BEIJING — A look at recent developments in the South China Sea, where China is pitted against smaller neighbors in multiple disputes over islands, coral reefs and lagoons in waters crucial for global commerce and rich in fish and potential oil and gas reserves:
EDITOR’S NOTE: This is a weekly look at the latest developments in the South China Sea, the location of several territorial conflicts that have raised tensions in the region.
CHINA OPENS MOVIE THEATER ON DISPUTED ISLAND
China has opened a state-of-the-art movie theater on disputed Woody Island in the South China Sea’s Paracel group in an effort to improve quality of life for the roughly 200 civilians and military personnel on the tiny landmass.
The Yinlong Cinema that opened Saturday is China’s southernmost permanent standing movie house, according to Chinese media reports. It’s the latest in a series of measures aimed at establishing a more concrete presence in the South China Sea, which China claims virtually in its entirety.
The chairman of the Hainan Media Group, Gu Shaoqing, was quoted in media reports as saying the Yinlong, or “Silver Dragon,” would show at least one feature daily.
“In this way, island residents can enjoy the same cinema service enjoyed by people in other parts of China,” Gu was quoted as saying.
The theater can show movies in 3-D and its equipment is portable, allowing it to be transported to other nearby islands as needed.
Taiwan and Vietnam also claim the 2.6-square kilometer (1-square mile) island, known as Yongxingdao in Chinese, the largest in the Paracel group, which lies to the north of the even more hotly contested Spratly chain.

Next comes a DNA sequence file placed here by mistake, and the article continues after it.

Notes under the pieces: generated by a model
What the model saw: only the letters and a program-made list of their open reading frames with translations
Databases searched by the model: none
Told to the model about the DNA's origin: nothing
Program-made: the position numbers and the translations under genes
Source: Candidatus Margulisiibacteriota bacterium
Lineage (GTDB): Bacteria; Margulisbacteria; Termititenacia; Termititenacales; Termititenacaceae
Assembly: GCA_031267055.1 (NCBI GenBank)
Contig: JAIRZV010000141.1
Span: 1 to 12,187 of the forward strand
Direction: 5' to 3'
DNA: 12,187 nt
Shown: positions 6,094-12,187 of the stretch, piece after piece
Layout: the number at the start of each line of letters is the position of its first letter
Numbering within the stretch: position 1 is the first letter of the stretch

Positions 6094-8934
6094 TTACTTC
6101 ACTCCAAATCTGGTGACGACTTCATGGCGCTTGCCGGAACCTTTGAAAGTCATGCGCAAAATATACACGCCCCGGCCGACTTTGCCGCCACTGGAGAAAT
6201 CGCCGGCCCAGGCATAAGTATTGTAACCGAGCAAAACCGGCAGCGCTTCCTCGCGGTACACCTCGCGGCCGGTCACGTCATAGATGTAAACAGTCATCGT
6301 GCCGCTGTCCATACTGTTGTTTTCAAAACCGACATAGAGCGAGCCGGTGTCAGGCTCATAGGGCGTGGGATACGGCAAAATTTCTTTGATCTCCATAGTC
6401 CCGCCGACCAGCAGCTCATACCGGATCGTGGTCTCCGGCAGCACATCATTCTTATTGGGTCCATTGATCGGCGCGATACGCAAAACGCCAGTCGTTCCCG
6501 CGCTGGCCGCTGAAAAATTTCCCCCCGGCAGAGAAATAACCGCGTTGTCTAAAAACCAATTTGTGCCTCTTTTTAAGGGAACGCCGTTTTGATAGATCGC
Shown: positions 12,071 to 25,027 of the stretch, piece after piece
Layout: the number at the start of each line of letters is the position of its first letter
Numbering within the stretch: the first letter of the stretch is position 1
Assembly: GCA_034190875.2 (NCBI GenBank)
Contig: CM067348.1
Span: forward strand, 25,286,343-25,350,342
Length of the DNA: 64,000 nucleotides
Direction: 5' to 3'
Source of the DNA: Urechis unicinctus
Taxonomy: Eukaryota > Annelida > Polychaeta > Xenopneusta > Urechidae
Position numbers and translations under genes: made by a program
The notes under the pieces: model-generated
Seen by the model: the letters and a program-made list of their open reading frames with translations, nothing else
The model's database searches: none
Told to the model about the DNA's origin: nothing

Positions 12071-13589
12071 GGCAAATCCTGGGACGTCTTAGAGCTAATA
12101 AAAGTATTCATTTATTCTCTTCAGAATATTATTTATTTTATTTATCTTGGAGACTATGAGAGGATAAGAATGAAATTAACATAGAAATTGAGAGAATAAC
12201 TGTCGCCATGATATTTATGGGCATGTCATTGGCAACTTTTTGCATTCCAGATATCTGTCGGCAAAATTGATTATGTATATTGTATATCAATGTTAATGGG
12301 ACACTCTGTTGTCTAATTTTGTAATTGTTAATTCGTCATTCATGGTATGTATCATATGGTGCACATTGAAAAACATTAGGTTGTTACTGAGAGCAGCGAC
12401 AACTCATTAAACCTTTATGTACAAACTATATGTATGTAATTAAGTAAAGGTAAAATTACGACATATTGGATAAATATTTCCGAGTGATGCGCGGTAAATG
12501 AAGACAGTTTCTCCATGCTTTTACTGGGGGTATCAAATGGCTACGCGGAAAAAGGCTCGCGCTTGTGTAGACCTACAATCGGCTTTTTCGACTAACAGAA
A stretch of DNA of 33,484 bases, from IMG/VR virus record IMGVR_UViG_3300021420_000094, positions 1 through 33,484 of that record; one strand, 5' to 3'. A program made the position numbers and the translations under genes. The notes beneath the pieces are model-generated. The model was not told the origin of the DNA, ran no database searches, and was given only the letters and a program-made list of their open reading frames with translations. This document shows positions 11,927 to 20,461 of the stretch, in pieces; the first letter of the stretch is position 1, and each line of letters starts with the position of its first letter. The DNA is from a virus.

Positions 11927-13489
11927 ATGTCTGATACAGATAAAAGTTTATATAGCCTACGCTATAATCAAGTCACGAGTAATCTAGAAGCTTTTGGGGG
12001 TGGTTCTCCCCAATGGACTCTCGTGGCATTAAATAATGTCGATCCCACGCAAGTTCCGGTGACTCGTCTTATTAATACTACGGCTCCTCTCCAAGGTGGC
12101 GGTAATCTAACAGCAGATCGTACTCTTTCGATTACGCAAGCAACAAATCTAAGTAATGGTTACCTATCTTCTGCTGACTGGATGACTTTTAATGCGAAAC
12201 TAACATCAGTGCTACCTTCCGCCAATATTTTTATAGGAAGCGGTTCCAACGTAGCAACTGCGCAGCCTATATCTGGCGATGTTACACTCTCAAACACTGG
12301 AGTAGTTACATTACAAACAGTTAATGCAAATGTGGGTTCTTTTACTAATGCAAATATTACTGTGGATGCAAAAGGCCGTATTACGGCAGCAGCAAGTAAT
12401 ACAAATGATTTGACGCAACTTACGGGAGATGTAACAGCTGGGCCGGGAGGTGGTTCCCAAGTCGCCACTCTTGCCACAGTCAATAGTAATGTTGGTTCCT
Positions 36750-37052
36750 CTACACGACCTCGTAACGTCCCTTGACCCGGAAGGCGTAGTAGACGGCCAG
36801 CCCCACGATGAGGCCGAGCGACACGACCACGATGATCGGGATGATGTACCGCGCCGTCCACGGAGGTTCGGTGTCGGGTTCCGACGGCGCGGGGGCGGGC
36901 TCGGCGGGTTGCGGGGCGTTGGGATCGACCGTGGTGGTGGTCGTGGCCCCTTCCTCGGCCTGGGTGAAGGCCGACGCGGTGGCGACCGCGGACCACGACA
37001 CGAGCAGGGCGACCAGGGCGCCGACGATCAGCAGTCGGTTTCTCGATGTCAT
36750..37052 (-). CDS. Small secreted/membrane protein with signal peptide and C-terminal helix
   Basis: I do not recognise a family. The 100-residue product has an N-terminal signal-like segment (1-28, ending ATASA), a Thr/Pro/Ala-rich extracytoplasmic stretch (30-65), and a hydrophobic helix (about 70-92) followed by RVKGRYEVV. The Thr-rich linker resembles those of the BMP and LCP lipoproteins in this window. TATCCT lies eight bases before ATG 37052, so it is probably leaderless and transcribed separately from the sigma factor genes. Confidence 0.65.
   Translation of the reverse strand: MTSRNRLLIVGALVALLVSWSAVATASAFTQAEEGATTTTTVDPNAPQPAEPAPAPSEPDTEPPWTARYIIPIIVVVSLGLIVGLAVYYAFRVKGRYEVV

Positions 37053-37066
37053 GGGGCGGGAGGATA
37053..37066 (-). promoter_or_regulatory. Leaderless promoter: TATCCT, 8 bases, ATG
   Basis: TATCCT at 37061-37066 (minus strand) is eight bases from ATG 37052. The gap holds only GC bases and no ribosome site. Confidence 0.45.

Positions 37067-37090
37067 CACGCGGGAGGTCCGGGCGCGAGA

Earlier this month, the U.S. Navy destroyer USS Stethem sailed within 12 nautical miles (32 kilometers) of Triton Island in the Paracel Group in an operation affirming the right to passage and challenging what the U.S. considers China’s excessive territorial claims in the area. China accused the U.S. of trespassing in its territorial waters and sent ships to intercept the destroyer.
AUSTRALIA OPPOSES CHINA’S ISLAND-MAKING PROJECT
Australian Foreign Minister Julie Bishop said during a visit to India that her country continues to oppose China’s efforts to reclaim and develop man-made islands in the South China Sea.
However, in her speech Tuesday to a forum in New Delhi, Bishop appeared to discourage direct confrontation.
“Our objective must be to encourage China to exercise its economic and strategic weight in a way that respects the sovereign equality of states, that upholds and strengthens the rules-based order and that benefits all countries and peoples,” Bishop said.
She urged the six governments that claim territory in the strategically vital waterway to respect international laws and dispute resolution mechanisms, especially the United Nation’s Convention on the Law of the Sea, using them to “guide behavior and resolve disputes.”
“This is how countries in our region need to resolve disputes, including in the South China Sea, and we continue to oppose the construction of artificial reefs and militarization of those structures in the South China Sea,” Bishop said.
Australia is a close U.S. ally and backed Washington in its use of freedom of navigation operations and other measures to challenge Beijing’s attempts to dominate the waterway through which an estimated $5 trillion in global trade passes annually.
China has denounced U.S. alliances in Asia as outdated vestiges of the Cold War, and in 2013, Chinese Foreign Minister Wang Yi lit into Bishop at a meeting over Australia’s backing of Washington’s criticism of China’s attempts to assert control over a huge chunk of airspace over the East China Sea.
China’s island-building campaign has been seen by some as a precursor to a similar Chinese move in the South China Sea, although Beijing says it will proceed based on need and perceived threats to its interests.